Fingerprint Recognition System (FRS) – Benefits and challenges


Fingerprint recognition is a biometrics-based pattern recognition system widely used to identify or authenticate a person by determining the authenticity of the fingerprint, an impression or mark made on a surface by one finger.

A fingerprint recognition system (FRS) works because of the uniqueness of the fingerprints since no two people have identical fingerprint patterns. They are unique to everyone, even to identical twins, and do not change over time.

Because a fingerprint is an individual characteristic, remains unchanged during an individual’s lifetime, and has general ridge patterns that can be classified systematically based on pattern types, size, and position of the finger, it is a widely used biometric characteristic.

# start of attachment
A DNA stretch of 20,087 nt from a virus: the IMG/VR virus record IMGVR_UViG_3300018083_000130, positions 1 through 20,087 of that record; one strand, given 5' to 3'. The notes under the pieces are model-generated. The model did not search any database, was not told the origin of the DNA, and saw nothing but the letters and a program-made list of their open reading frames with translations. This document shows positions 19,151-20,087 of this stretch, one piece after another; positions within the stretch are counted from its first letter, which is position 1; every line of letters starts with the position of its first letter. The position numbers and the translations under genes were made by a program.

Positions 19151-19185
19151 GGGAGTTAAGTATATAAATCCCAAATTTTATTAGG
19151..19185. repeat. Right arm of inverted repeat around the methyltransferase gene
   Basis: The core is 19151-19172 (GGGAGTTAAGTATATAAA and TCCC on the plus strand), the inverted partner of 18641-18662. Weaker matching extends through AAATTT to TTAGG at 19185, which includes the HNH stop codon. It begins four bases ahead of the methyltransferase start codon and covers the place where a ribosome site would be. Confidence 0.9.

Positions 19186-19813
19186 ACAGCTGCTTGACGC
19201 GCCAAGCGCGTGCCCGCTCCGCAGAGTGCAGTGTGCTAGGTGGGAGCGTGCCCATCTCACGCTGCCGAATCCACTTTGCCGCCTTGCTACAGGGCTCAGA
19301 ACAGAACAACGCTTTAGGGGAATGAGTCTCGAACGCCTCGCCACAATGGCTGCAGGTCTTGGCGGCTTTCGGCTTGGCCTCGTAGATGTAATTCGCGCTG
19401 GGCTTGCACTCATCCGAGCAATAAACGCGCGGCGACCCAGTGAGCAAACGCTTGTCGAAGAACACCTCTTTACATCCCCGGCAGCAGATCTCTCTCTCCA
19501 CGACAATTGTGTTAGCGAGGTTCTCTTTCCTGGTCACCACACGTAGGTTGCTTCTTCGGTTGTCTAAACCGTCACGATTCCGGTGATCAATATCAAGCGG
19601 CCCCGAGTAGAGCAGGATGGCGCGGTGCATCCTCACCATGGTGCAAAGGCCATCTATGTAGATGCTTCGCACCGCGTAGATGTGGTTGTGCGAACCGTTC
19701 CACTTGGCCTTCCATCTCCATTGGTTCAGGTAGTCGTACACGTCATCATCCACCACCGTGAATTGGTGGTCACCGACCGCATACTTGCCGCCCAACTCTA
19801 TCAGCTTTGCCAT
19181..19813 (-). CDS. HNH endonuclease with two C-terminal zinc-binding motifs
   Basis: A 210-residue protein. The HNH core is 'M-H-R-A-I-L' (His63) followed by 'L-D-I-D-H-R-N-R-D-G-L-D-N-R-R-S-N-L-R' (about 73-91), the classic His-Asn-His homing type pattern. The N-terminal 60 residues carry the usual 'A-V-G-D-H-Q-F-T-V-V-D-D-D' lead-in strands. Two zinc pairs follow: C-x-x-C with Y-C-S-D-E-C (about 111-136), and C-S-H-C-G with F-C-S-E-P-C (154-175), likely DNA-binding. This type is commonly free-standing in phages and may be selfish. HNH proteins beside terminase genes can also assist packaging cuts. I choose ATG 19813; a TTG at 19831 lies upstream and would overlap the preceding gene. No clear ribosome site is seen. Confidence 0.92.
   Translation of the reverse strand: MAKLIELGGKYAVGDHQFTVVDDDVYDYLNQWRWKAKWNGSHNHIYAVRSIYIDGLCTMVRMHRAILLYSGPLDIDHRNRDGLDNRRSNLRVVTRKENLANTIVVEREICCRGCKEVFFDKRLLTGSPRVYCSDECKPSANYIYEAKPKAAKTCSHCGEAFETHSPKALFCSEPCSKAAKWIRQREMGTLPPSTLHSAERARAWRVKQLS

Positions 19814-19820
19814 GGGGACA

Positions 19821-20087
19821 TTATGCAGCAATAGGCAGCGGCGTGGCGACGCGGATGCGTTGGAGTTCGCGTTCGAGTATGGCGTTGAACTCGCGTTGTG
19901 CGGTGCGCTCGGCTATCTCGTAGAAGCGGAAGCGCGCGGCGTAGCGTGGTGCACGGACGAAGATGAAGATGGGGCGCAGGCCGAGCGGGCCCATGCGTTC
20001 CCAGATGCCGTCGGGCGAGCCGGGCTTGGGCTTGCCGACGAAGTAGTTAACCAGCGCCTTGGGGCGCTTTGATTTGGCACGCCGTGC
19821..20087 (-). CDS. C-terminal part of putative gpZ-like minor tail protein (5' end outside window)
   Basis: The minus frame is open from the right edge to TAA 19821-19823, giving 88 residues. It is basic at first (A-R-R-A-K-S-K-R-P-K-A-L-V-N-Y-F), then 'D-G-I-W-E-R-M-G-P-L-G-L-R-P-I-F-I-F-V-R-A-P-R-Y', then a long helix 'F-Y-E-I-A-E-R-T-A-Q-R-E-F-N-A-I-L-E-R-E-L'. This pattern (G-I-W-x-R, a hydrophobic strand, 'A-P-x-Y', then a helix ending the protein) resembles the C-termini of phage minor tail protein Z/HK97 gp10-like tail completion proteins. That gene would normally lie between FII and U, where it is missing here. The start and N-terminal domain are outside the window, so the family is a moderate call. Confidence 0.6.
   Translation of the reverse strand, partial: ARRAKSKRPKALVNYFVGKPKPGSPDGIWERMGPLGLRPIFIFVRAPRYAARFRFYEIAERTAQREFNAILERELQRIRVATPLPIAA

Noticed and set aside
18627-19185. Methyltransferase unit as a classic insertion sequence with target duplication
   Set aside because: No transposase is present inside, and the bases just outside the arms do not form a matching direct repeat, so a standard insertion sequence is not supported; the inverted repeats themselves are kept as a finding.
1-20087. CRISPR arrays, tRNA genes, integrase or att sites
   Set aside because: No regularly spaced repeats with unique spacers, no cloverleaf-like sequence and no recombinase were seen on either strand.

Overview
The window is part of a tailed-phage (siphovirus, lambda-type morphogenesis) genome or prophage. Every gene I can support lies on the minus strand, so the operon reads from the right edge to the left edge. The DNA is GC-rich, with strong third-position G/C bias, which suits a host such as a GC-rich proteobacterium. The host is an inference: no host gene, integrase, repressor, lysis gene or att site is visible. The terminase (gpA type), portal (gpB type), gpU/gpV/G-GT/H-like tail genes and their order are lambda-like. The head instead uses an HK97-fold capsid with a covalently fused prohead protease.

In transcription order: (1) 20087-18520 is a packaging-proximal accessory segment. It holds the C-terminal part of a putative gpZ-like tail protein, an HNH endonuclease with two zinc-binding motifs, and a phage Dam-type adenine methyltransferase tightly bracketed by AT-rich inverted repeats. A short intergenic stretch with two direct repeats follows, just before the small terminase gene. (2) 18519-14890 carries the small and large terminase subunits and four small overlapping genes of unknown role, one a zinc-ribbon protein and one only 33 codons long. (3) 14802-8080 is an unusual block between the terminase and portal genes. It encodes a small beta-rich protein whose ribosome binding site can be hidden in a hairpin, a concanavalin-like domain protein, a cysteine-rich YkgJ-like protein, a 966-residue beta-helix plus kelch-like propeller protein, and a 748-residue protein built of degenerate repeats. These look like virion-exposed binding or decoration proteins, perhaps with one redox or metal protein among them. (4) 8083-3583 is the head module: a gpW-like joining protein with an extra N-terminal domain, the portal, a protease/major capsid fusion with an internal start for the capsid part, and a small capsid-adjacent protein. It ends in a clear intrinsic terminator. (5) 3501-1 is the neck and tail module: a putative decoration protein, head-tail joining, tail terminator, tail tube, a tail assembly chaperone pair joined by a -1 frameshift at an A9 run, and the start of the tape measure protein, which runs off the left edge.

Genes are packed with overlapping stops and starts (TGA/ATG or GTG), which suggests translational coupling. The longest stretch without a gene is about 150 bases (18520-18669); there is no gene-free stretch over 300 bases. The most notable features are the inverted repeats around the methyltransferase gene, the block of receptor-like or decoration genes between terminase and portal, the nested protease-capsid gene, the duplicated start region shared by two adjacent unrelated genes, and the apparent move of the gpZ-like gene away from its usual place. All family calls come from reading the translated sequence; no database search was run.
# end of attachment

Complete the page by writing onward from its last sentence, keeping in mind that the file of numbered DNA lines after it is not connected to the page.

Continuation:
A fingerprint-based biometric system is called either a verification system or an identification system, depending on the context. A verification system authenticates one’s identity by comparing the fingerprints to a pre-stored biometric template(s). It conducts a one-to-one comparison to determine whether the identity claimed by the individual is true. Meanwhile, an identification system recognizes an individual by searching the entire template database for a match. It conducts one-to-many comparisons to establish the identity of the individual.

With the widespread use of biometric scanners on smartphones and a growing number of security breaches, fingerprint recognition is increasingly replacing traditional authentication methods such as passwords and PINs. Fingerprint recognition offers an alternative solution to the task of personal authentication or identification since unlike passwords or biometric traits cannot be forged, lost, or forgotten.

A typical biometric system consists of four modules: a sensor module, a feature extraction module, a template database, and a matching module. The sensor module acquires the biometric image, from which a set of global or local features are then extracted by the feature extraction module. These features are stored in the template database as template data. Finally, a matching module compares the query and template data to arrive at a match or non-match verdict.